Friday, July 25, 2014 Tammuz 27, 5774
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I love running across magazines and books I've never heard of before. But though it's exhilarating in one sense, there's a measure of frustration to it as well. I'm always a little miffed that I allowed something to get by me. Still, if the item I've come across proves to be a real find, then the frustration dissipates, and I...
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Just about two months ago, The New York Times published one of the most fascinating - and nontraditional - obituaries it's run in years. The headline, which looked more like the type that would accompany a news story and not a death notice, read: "A Nazi Past, a Queens Home Life, an Overlooked Death." It seems that Hermine Braunsteiner Ryan,...
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All the secrets of a tortured talent told at last
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Henry Roth lived one of the most astonishing writer's lives of the 20th century, though, ironically, the most salient feature of the life was that not much writing was actually done during the bulk of it. As those conversant with literature know, Roth, his first time up at bat, wrote one of the great novels of the American Jewish experience...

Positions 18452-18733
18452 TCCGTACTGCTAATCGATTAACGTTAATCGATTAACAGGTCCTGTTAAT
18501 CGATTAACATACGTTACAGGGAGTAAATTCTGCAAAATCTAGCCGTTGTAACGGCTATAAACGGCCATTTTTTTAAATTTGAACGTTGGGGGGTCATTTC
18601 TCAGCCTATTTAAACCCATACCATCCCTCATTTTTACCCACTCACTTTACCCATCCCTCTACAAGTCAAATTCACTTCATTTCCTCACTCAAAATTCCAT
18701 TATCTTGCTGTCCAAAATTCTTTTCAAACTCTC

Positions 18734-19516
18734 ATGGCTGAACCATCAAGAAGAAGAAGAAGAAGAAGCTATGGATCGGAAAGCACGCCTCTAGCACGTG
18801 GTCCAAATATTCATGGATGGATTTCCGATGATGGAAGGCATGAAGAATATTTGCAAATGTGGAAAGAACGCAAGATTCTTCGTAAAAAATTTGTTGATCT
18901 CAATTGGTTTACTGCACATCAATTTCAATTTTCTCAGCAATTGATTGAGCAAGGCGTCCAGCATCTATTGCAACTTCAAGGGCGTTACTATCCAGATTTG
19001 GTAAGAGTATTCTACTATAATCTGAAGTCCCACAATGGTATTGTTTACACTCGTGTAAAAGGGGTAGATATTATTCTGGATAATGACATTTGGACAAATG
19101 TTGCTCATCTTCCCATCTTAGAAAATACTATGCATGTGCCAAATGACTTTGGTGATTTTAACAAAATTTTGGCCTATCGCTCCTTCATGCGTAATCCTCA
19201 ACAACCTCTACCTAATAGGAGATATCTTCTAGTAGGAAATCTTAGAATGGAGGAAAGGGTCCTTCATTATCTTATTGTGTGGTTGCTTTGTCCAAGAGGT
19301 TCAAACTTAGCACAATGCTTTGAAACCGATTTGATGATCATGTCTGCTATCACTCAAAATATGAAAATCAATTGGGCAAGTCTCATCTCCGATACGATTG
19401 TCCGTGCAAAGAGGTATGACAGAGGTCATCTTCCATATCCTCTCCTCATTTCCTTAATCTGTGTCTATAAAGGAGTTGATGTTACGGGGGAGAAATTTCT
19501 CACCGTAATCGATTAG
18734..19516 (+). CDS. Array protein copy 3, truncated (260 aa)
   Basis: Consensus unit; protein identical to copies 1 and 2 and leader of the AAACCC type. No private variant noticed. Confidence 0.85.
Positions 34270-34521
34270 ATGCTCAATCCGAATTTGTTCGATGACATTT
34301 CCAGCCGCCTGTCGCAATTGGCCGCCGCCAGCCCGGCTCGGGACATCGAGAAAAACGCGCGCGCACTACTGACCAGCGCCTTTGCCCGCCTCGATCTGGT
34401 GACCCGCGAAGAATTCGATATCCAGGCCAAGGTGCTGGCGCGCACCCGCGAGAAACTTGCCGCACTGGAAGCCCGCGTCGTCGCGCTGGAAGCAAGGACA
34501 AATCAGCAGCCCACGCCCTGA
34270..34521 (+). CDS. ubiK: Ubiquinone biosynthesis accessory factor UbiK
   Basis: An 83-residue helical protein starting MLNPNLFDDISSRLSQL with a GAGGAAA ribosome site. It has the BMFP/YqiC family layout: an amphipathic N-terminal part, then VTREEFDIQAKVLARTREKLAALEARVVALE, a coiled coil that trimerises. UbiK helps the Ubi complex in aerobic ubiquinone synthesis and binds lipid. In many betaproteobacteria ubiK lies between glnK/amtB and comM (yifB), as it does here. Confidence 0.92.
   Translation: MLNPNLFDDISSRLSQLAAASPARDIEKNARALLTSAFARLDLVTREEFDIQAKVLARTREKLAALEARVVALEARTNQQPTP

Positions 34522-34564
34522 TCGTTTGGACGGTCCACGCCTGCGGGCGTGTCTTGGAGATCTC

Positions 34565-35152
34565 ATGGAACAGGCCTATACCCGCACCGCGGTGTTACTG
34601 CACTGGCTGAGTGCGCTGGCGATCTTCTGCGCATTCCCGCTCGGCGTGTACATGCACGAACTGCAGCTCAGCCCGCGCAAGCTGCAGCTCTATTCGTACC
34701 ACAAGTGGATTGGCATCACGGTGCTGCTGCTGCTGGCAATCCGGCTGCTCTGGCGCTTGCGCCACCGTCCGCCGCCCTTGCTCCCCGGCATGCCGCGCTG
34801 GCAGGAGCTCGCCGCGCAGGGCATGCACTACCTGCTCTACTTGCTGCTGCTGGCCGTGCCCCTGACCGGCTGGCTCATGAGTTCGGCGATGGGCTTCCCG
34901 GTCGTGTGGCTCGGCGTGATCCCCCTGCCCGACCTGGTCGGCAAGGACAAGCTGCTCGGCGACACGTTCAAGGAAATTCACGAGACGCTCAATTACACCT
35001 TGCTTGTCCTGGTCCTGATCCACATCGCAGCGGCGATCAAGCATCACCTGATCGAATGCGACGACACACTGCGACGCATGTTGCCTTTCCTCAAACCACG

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I can't think of a better title for this exemplary monograph on the life and work of architect Norman Jaffe than Romantic Modernist - the perfect two-word summation of the artist's vision and style. I hadn't heard of him until The New York Times ran an article last August in its "House & Home" section, discussing an addition being made...
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The Cat's Meow
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Last summer, Hadassah Magazine devoted one of its covers to a story on Jewish graphic novels, and proclaimed, for all the world to see, that an art form had at last "come of age." The work featured on the cover was French artist Joann Sfar's The Rabbi's Cat , which has been published in the United States by Pantheon to...
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